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Disney's Next Move: Who Will Replace Cook?

Photo of Anne Thompson By Anne Thompson | Thompson on Hollywood September 20, 2009 at 8:48AM

Something had to give at Disney. But motion picture chief Dick Cook was such a fixture at the studio that despite Disney chairman Robert Iger's public complaints about the quality of the movies, I figured production chief Oren Aviv would be the target. Disney's output has been suspect ever since Aviv replaced Nina Jacobson at the studio. Cook, who over 38 years rose up through the ranks to run distribution before he took over running movies, was clearly comfortable with Aviv, who came from the marketing side, but had written the high-concept hit, National Treasure. So Cook and Aviv were both strong marketers, but hit a rough box office patch in the last year.
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Thompson on Hollywood

Something had to give at Disney. But motion picture chief Dick Cook was such a fixture at the studio that despite Disney chairman Robert Iger's public complaints about the quality of the movies, I figured production chief Oren Aviv would be the target. Disney's output has been suspect ever since Aviv replaced Nina Jacobson at the studio. Cook, who over 38 years rose up through the ranks to run distribution before he took over running movies, was clearly comfortable with Aviv, who came from the marketing side, but had written the high-concept hit, National Treasure. So Cook and Aviv were both strong marketers, but hit a rough box office patch in the last year.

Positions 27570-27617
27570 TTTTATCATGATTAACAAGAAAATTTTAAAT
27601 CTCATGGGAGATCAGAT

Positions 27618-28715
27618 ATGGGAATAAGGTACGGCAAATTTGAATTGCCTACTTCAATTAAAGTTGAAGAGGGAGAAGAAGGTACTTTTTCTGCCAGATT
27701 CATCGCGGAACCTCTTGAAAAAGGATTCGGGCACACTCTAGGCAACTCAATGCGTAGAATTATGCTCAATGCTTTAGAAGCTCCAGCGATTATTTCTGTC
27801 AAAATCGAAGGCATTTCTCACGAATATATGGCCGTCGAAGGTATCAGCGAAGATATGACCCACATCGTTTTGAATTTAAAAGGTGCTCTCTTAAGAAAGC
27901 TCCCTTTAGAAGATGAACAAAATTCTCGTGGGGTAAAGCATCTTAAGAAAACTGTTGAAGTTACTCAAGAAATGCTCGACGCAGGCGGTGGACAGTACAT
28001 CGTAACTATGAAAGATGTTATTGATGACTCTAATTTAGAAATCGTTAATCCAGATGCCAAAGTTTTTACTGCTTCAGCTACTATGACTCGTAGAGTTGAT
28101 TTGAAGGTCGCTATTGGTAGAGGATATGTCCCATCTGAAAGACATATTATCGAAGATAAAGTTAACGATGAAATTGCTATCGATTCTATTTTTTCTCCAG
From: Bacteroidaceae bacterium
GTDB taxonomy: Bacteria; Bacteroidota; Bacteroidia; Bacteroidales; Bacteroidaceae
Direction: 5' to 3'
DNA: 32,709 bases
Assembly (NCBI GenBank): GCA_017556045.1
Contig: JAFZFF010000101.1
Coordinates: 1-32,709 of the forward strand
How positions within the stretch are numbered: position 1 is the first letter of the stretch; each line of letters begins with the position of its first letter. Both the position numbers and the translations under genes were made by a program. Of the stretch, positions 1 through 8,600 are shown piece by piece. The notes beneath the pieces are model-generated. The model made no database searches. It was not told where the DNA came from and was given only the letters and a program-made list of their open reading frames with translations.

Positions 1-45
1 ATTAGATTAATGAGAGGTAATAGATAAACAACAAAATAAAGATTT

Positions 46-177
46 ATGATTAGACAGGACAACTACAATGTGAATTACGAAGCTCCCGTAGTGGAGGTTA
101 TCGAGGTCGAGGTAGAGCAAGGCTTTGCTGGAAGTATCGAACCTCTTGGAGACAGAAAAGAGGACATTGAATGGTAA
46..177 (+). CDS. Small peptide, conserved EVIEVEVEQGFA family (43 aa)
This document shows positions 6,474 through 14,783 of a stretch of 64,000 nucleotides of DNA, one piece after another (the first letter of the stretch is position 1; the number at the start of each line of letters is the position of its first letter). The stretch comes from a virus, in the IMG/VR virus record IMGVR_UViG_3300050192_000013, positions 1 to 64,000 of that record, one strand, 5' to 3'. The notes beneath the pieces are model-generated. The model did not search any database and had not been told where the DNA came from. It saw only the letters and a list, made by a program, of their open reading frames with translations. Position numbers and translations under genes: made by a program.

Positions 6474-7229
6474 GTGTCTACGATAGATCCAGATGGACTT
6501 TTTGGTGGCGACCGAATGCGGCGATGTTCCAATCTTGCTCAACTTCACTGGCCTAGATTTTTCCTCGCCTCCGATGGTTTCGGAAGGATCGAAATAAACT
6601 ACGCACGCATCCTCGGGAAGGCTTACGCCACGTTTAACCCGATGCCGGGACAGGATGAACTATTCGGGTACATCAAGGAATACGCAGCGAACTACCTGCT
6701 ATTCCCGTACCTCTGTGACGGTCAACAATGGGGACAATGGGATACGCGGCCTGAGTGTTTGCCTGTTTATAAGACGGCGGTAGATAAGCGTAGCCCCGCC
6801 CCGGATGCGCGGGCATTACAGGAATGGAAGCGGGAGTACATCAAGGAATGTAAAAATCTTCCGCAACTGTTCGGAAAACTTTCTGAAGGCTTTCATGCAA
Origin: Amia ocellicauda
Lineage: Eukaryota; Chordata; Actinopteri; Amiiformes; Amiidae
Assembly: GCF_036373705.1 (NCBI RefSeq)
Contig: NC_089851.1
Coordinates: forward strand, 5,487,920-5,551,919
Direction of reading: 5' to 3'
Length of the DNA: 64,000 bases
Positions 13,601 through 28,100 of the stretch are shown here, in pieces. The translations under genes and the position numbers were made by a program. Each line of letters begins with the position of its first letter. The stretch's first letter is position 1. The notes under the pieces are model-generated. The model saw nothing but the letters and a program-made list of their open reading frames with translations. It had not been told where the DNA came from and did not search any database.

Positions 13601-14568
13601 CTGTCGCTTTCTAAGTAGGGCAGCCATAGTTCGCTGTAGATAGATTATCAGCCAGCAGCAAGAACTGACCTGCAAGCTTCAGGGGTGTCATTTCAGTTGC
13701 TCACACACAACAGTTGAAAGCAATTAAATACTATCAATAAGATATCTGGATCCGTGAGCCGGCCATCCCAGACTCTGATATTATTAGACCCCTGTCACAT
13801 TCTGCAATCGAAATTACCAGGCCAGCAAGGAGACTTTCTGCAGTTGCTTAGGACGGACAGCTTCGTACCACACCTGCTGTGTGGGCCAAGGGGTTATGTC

The studio came in fifth in 2009 market share; recent box office disappointments were Jonas Brothers 3-D Concert Experience ($23 million worldwide), rom-com Confessions of a Shopaholic ($108 million worldwide) and the remake Race to Witch Mountain ($106 million worldwide). (UPDATE: Here's Kim Masters and the LAT on Cook's unceremonious ouster.)

It makes sense that Iger would want some fresh blood. But it's surprising that he didn't give Cook some kind of face-saving job at Disney. The guy was a loyal company man, a lifer. Not that he's walking away with nothing. He's a wealthy man. But Cook lived and breathed Disney, he's an institution there, and a well-liked figure around town. It feels wrong, somehow.

Who will Iger pick to replace him?

[Photo: From left, Disney's Robert Iger, Dick Cook and John Lasseter with Ratatouille director Brad Bird.]

Thompson on Hollywood

Pixar/Disney animation chief John Lasseter is an obvious choice (and he was not happy with Disney's marketing of such animated films as Bolt). If the studio is chasing strictly Disney family label fare, Lasseter would make sense. He supervised summer blockbuster Up ($473 million worldwide) and the too-pricey G-Force ($197 million worldwide). He can handle Bob Zemeckis's ImageWorks movies, too. But DreamWorks and Marvel will demand care and feeding. And Lasseter is coming from another planet where Hollywood live-action is concerned. It's tough to imagine Lasseter negotiating deals, budgets and stars with the likes of Ari Emanuel, Jerry Bruckheimer and Scott Rudin.

But it's fun to imagine him applying his radical rules of the game to Hollywood studio moviemaking. Would it work, to try and generate an entire slate of Pixar-quality movies? Is it possible? One animated picture a year is one thing...